Skip to main content
Dryad logo

Data from: A telomerase with novel non-canonical roles: TERT controls cellular aggregation and tissue size in Dictyostelium

Citation

Baskar, Ramamurthy; Hyde, Geoffrey J.; Nassir, Nasna (2019), Data from: A telomerase with novel non-canonical roles: TERT controls cellular aggregation and tissue size in Dictyostelium, Dryad, Dataset, https://doi.org/10.5061/dryad.4g60032

Abstract

Telomerase, particularly its main subunit, the reverse transcriptase, TERT, prevents DNA erosion during eukaryotic chromosomal replication, but also has poorly understood non-canonical functions. Here, in the model social amoeba Dictyostelium discoideum, we show that the protein encoded by tert has telomerase-like motifs, and regulates, non-canonically, important developmental processes. Expression levels of wild-type (WT) tert were biphasic, peaking at 8 and 12 h post-starvation, aligning with developmental events, such as the initiation of streaming (~7 h) and mound formation (~10 h). In tert KO mutants, however, aggregation was delayed until 16 h. Large, irregular streams formed, then broke up, forming small mounds. The mound-size defect was not induced when a KO mutant of countin (a master size-regulating gene) was treated with TERT inhibitors, but anti-countin antibodies did rescue size in the tert KO. Although, conditioned medium (CM) from countin mutants failed to rescue size in the tert KO, tert KO CM rescued the countin KO phenotype. These and additional observations indicate that TERT acts upstream of smlA/countin: (i) the observed expression levels of smlA and countin, being respectively lower and higher (than WT) in the tert KO; (ii) the levels of known size-regulation intermediates, glucose (low) and adenosine (high), in the tert mutant, and the size defect’s rescue by supplemented glucose or the adenosine-antagonist, caffeine; (iii) the induction of the size defect in the WT by tert KO CM and TERT inhibitors. The tert KO’s other defects (delayed aggregation, irregular streaming) were associated with changes to cAMP-regulated processes (e.g. chemotaxis, cAMP pulsing) and their regulatory factors (e.g. cAMP; acaA, carA expression). Overexpression of WT tert in the tert KO rescued these defects (and size), and restored a single cAMP signaling centre. Our results indicate that TERT acts in novel, non-canonical and upstream ways, regulating key developmental events in Dictyostelium.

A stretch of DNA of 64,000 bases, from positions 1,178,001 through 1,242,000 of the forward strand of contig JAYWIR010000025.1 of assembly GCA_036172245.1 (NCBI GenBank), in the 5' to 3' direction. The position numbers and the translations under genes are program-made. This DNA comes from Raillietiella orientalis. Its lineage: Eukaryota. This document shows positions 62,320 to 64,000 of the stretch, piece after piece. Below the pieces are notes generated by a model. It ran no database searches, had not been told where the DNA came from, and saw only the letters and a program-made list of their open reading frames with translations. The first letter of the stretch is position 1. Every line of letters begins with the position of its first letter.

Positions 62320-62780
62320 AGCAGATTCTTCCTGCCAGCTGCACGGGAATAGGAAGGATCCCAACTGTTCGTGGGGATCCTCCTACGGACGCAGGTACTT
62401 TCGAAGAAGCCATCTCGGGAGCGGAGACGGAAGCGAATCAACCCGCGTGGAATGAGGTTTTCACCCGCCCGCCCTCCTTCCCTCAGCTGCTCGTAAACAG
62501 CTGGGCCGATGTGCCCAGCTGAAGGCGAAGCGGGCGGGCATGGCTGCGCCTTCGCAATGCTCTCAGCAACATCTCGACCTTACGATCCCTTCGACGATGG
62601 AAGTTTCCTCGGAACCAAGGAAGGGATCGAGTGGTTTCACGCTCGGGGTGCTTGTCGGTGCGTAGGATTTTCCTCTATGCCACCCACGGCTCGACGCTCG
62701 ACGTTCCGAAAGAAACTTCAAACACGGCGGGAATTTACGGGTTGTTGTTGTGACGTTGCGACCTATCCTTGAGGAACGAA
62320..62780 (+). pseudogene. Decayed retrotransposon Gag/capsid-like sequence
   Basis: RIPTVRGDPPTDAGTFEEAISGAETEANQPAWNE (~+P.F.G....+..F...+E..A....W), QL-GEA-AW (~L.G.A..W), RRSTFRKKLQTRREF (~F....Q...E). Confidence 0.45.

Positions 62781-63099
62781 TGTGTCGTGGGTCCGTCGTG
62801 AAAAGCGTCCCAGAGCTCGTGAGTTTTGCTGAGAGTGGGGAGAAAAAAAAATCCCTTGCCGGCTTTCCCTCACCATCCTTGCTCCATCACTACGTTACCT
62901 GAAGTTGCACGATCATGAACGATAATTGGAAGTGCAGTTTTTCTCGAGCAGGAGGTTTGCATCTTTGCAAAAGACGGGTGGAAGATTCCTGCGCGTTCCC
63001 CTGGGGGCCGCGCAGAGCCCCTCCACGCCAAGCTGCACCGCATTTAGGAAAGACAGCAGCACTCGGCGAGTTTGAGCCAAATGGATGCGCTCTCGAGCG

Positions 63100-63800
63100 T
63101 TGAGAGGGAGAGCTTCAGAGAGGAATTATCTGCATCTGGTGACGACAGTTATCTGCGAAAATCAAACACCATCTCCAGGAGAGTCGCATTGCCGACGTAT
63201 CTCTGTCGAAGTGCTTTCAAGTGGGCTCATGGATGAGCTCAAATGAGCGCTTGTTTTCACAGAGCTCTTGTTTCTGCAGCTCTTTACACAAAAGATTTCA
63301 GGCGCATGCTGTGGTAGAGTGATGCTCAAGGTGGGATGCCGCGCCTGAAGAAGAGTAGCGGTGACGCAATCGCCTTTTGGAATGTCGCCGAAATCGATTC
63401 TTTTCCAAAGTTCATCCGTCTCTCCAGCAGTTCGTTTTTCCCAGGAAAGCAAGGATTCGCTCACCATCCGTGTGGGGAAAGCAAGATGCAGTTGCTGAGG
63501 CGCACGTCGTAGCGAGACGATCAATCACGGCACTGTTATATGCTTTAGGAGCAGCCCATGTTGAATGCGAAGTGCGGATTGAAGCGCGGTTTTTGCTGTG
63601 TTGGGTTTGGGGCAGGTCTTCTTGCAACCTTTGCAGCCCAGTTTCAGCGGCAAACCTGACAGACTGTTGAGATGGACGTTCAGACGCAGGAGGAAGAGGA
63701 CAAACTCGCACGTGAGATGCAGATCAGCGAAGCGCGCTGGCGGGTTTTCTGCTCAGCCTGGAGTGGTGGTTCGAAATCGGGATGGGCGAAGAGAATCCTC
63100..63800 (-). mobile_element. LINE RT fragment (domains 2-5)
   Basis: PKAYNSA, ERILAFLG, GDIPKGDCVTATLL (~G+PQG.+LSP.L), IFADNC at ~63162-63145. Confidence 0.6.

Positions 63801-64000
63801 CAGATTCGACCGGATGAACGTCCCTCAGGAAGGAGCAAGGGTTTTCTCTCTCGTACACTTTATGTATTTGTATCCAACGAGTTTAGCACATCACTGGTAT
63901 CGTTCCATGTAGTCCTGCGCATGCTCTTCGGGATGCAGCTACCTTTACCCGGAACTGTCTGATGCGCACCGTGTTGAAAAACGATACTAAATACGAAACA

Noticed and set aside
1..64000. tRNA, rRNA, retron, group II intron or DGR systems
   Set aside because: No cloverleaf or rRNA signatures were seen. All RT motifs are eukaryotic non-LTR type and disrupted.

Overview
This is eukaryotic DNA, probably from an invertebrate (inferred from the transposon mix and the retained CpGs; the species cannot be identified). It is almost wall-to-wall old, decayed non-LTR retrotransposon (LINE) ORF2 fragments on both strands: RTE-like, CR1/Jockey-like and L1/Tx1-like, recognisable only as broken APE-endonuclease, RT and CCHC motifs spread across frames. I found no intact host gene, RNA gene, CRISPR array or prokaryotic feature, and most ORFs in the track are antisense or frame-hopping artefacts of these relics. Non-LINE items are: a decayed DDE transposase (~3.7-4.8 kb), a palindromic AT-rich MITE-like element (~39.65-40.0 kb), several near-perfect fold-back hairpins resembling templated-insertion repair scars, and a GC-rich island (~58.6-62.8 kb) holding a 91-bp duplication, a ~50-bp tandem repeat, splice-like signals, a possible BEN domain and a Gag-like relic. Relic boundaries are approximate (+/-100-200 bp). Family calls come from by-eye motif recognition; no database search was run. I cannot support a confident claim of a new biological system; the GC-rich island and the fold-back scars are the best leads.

Usage Notes